No photography allowed in the exhibits at the National Archives?
Last weekend I went to see “Spirited Republic,” a temporary exhibit at the National Archives about the history of alcohol in the United States. I’m interested in the history of food and knew the Archives would dig up some interesting materials. It was a worthwhile visit but ugh, right at the entrance is a sign declaring “no photography.” This isn’t unusual for temporary exhibits because they may contain materials that are protected by copyright or have objects on loan. In this exhibit, however, everything was drawn from the collections of the Archives or had fallen out of copyright. If I went around the building to the Research Room, I could retrieve any of the items on display and make photographs without question. Secondly, most of the items are historic governmental or administrative documents, which don’t encourage selfies or other distractions. Photographs would most likely be taken by people who were really interested in the subject and wanted an image for reference. If they’re worried about light damage, people can be warned not to take flash photos (and studies by conservators show that flash photography has to reach excessive levels to cause significant damage, so this is usually an unfounded concern). If they’re worried about security, everyone has already been screened in the usual DC way and guards are posted throughout the exhibit. Finally, photography is one of the only areas of creative activity that’s growing in the US (bucking the declines in sewing, painting, pottery, or music according to studies by the National Endowment for the Arts) and the Archives has a rich trove of content for inspiration (and it helps publicize their exhibits and collections). The “no photography” makes absolutely no sense at the National Archives. Instead, the National Archives should assume that photography will be allowed unless there are specific and legitimate reasons not to do so. Just follow the same rules as in your Research Rooms.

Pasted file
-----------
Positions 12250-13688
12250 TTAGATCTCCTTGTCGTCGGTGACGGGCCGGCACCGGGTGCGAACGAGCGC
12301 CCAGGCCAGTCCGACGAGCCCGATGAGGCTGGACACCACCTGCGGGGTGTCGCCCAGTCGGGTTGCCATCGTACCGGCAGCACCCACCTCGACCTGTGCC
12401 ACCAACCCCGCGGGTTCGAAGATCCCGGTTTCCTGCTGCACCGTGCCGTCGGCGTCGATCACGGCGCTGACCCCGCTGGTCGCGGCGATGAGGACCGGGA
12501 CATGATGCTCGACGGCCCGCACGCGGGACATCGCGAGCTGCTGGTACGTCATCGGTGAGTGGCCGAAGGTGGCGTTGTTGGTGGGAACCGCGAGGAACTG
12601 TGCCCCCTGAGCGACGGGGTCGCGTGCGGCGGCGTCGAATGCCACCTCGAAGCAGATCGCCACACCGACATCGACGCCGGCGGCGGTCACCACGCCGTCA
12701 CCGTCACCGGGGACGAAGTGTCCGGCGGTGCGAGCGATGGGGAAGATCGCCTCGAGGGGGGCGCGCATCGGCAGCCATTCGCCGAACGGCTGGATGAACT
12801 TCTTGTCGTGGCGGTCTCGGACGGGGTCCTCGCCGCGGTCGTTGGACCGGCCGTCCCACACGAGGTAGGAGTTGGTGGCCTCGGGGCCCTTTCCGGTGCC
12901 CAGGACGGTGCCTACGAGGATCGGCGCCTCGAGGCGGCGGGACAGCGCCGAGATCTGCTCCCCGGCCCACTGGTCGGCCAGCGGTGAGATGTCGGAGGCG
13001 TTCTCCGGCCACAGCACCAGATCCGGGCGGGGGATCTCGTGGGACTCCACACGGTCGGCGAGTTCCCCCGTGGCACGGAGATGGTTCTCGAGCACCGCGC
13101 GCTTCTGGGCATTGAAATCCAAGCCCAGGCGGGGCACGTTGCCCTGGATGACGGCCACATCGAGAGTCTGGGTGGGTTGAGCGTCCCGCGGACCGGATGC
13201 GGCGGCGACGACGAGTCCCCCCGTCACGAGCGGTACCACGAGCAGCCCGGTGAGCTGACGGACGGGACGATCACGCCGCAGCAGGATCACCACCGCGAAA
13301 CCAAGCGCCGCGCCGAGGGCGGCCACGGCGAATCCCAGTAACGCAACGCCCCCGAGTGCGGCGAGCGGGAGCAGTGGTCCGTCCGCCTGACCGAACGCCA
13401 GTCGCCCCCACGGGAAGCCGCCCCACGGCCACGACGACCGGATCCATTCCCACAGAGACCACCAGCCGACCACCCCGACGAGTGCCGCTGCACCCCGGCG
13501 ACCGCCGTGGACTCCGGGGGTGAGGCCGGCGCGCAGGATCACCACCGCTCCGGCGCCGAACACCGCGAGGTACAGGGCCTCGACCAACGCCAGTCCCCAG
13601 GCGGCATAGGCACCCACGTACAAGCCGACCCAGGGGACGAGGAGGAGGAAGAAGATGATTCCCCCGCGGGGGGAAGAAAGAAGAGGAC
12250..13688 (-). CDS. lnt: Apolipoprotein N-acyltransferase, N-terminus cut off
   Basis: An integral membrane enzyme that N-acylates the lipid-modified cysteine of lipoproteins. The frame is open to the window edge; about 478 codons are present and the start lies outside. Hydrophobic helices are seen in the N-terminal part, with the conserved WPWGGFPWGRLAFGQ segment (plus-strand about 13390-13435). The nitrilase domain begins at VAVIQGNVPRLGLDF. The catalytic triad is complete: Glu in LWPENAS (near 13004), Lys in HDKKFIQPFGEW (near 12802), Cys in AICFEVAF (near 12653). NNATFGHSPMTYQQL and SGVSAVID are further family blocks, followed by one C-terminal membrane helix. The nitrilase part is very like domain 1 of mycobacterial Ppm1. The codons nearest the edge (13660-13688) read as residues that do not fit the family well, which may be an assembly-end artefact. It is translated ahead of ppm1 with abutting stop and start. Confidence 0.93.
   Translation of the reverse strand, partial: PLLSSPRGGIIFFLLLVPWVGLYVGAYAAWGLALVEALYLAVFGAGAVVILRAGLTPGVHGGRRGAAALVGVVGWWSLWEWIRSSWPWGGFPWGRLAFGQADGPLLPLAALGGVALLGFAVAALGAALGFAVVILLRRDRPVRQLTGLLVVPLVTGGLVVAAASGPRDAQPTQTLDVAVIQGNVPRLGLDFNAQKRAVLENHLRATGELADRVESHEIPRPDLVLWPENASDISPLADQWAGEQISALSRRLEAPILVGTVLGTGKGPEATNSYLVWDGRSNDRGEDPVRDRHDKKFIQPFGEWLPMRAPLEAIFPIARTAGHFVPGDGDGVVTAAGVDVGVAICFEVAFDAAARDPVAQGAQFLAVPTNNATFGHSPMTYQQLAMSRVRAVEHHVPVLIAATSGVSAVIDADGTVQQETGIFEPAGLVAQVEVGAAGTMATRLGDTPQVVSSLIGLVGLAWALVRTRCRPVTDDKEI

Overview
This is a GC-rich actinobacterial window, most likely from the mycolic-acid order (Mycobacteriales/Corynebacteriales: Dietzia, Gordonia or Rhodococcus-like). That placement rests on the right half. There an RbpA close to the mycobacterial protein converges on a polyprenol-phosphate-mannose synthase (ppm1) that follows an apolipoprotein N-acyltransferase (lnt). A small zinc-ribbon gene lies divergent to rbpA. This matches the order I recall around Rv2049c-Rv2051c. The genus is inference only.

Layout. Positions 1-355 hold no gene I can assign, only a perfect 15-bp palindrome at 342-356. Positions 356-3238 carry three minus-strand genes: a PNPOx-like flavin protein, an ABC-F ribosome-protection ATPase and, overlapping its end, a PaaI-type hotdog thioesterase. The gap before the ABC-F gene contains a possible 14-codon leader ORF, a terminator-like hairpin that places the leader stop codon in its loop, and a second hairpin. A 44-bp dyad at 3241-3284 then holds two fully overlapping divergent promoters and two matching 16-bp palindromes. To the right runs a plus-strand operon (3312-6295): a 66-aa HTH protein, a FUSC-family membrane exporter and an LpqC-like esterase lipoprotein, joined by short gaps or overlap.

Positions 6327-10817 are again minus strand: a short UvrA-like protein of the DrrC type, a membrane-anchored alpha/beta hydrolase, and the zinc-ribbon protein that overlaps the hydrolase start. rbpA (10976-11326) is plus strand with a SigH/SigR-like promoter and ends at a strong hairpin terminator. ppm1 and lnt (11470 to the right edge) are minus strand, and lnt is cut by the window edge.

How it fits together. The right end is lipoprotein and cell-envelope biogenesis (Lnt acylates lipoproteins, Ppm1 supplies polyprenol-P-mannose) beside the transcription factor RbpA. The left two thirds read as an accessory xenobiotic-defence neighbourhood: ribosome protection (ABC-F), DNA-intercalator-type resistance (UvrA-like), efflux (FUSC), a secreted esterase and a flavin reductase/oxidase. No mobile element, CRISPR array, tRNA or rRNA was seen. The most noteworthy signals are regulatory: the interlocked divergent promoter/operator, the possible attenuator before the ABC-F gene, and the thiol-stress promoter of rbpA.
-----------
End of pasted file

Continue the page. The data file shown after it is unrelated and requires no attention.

Prohibitions on photography isn’t the only stumbling block to public access and historical interpretation at the National Archives–I’m sensing a growing use of Continue reading →
The American Alliance of Museums announced the winners of its 2013 Museum Publications Design Competition, which identifies the best in graphic design in fifteen different categories. This is a juried competition and we send our congratulations to all, but especially to (given the bias of this blog):
Drake Well Museum for their journal, Oilfield
Kentucky Historical Society for educational resources.
US Holocaust Memorial Museum for their 2011-12 annual report
Museum of Flight (Seattle) for their 2011 annual report
Museum of the City of New York for the journal, City Courant
National Archives for their Girl Scout Welcome Activity Badge Cards
Peabody Essex Museum for their members magazine, Connections
Peabody Essex Museum for invitations to the Cultural Conversation and Ansel Adams events
Peabody Essex Museum for educational resources
Shaker Museum (Mount Lebanon) for the 2012/13 annual journal
I love good design and I applaud all the winners. One thing about design contests, however, is that they’re only about design Continue reading →